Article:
Secondly the trend in SUV consumer preference has been going towards crossovers for the past 5 years or so. Most of these are once removed car-based unibody vehicles. This new Explorer blends the best of both worlds. Ford is being smart with this design and if anything it'll revitalize the model and probably garner new customers.
James 07/01/2010
Referring to Christopher's rant, the type of "keeping it like it has always been" thinking is what got Detroit in the pickle it's in in the first place. As history starkly points out, failure to change and adapt leads to inevitable failure. Ford is doing that. They really have no choice. They are a volume manufacturer, not a niche player. The market for body-on-frame suv's is going the way of the dodo. Fwd is required to make a business case for the Explorer. All wheel drive will be available, so that will cover the vast majority of the possible market for this vehicle. Unfortunately for folks like Christopher who like their suv's of the body-on-frame flavor, their numbers are simply not sufficient to support continuation of what is frankly outdated technology for a mass-market vehicle. Hey Chris, you should be happy. Look at the Raptor. That is right up your alley, and if you put a camper top on it, you would have at least a decent facsimile of your current, and beloved, Explorer. I feel your disappointment with inevitable change, but time, and everything else, moves on. Good luck to Ford. i can't wait for the official reveal.
Christopher 07/01/2010
I respect Ford's attempts to keep up with current technology. But I'll keep my rugged, body-on-frame, REAR-WHEEL-DRIVE Explorers, thank you. I hate FWD with a passion. I find myself filled with rage when I open a hood and see an engine mounted sideways. I hoped I would never have to endure that when looking at an Explorer. But alas, I will. I'm sorry, but I have a feeling that this new Explorer may not be the rousing success you hoped it would be. I see current Explorer owners shunning it as a subpar vehicle when compared to the current, true-SUV Explorer it is bound to replace. Sissy boys and soccer moms will probably flock to it in droves, but real men will continue to drive our RWD/4WD Explorers until their wheels fall off. Then we'll get another RWD/4WD Explorer as long as there are still used ones to buy. Or maybe when I win the lottery, I'll just go to Australia and pick up a REAR-WHEEL-DRIVE FPV Terrirory with the turbo inline-six and run your FWD Imitation Explorer into the mud with it.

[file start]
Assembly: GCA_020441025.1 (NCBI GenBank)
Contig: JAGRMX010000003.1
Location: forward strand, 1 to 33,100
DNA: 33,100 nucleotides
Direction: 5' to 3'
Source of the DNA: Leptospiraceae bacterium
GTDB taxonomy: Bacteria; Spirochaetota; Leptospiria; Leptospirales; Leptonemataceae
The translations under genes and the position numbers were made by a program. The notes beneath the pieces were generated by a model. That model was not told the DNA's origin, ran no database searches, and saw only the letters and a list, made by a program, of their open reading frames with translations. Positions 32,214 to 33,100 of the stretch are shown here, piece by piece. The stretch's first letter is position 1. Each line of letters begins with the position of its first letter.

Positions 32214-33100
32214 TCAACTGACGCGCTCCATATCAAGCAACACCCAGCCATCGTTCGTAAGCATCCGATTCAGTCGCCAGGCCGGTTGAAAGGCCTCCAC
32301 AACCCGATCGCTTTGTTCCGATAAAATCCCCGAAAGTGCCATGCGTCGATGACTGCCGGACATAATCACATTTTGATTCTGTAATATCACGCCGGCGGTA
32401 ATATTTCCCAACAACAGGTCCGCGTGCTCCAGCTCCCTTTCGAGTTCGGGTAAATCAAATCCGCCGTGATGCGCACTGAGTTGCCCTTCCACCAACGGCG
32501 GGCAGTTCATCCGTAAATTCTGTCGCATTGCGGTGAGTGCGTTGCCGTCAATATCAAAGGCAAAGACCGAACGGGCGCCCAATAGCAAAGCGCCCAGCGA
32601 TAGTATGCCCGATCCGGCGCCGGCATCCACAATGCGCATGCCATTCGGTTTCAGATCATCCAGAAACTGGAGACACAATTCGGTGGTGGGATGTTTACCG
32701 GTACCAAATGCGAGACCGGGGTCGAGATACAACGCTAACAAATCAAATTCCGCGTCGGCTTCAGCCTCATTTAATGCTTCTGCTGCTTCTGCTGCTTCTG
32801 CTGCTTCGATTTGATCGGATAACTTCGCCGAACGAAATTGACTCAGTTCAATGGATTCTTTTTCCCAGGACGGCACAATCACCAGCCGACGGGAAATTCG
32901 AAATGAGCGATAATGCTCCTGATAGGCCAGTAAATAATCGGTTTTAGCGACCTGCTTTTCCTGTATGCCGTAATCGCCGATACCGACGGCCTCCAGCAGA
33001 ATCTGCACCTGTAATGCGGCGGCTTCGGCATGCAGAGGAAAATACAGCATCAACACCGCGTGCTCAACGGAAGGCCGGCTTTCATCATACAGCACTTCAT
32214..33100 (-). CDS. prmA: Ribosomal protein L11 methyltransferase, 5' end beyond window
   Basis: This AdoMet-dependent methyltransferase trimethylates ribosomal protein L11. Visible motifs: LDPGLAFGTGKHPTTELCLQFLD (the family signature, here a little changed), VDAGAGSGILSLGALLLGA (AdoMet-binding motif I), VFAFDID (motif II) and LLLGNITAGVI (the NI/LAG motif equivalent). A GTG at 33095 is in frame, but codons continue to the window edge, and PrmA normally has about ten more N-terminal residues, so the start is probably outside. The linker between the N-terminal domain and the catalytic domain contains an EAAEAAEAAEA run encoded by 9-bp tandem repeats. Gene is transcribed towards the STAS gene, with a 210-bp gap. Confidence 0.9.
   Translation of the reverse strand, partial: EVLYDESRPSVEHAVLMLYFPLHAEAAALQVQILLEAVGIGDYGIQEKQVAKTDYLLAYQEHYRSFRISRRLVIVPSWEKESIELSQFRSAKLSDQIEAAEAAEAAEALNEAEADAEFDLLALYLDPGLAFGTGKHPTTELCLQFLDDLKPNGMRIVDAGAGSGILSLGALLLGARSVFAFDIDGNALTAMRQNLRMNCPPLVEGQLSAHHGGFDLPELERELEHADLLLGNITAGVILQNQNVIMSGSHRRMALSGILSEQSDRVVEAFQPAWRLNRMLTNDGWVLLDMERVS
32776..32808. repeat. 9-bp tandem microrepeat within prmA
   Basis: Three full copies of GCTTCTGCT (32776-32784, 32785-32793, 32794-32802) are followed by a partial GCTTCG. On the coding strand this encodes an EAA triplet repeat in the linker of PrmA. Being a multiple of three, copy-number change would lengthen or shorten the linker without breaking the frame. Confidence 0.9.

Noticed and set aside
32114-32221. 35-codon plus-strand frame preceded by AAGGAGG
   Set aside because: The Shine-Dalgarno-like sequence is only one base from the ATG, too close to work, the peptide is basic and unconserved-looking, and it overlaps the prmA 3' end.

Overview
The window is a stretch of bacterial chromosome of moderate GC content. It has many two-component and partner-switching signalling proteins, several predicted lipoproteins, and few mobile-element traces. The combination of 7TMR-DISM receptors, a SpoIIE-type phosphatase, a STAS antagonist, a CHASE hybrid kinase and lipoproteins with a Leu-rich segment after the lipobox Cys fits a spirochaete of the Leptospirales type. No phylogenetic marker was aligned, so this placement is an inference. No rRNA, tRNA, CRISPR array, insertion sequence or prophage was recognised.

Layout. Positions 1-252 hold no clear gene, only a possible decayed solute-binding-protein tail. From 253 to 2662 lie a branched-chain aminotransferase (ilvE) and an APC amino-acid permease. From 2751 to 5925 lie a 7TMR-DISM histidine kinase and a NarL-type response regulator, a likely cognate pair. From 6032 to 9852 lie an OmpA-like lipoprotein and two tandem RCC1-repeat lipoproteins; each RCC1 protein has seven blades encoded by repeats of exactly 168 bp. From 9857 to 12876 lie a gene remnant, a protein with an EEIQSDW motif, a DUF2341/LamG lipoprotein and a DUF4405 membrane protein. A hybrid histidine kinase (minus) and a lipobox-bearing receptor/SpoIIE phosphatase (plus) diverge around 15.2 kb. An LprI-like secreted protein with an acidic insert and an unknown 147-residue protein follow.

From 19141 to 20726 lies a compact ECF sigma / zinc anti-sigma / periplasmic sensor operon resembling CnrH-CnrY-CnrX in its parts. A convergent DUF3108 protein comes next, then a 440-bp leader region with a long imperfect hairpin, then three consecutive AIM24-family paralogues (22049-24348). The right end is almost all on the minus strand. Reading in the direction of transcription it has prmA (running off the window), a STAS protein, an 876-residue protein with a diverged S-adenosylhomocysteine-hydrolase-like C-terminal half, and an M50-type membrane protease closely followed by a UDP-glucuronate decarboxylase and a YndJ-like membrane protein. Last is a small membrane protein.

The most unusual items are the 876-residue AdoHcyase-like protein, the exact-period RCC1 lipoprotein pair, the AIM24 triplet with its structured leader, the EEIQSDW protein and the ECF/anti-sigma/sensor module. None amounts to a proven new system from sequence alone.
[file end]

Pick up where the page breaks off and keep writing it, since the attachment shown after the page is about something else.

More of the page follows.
Jay Ward 07/01/2010

You are of course entitled to your opinion, but the simple facts do not back your position. Sales of traditional body on frame mid-size SUV's have plummeted over the last 5 years or so to such an extent that almost no one is considering them at all. The Pathfinder soon moves to unibody, the Durango has gone and Toyota is selling very few 4Runners, especially when you compare to Highlander.
Instead, what has happened? Customers have migrated (in their millions) to unibody utility vehicles. It would therefore have been rather strange (understatement) for us to ignore this trend and come to market with a 20th century SUV.
Instead, we are coming to market with the finest 21st century SUV possible. With fuel economy that gives people a reason to buy, not reject Explorer. World first safety innovations. Industry-leading technology and best in class quality.
Cearly, we cannot keep everyone happy, but we can do what Ford has always done best - innovate! We defined the SUV segment back in 1990. We are going to do the same 20 years later.
Kind regards,
Jay Ward 07/01/2010

Just to let you know that the new Explorer will feature the same Command Driving position that you get in the current vehicle - it is what people love about the SUV.

Kind regards,

Christopher 06/30/2010
No. There will not be a Sport Trac. The "new" Explorer will be nothing more than a re-bodied Flex, a poor excuse for a shadow of its former self. A generic FWD imitation SUV that blends in with all the other FWD quasi-SUV's on the market. No longer is the Explorer the benchmark by which all other mid-sized SUV's were judged. If this was Ford's plan, I wish they had simply put the Explorer out of its misery and allowed it to die a dignified death and called this abomination something different instead of forever soiling the Explorer name.
Christopher 06/30/2010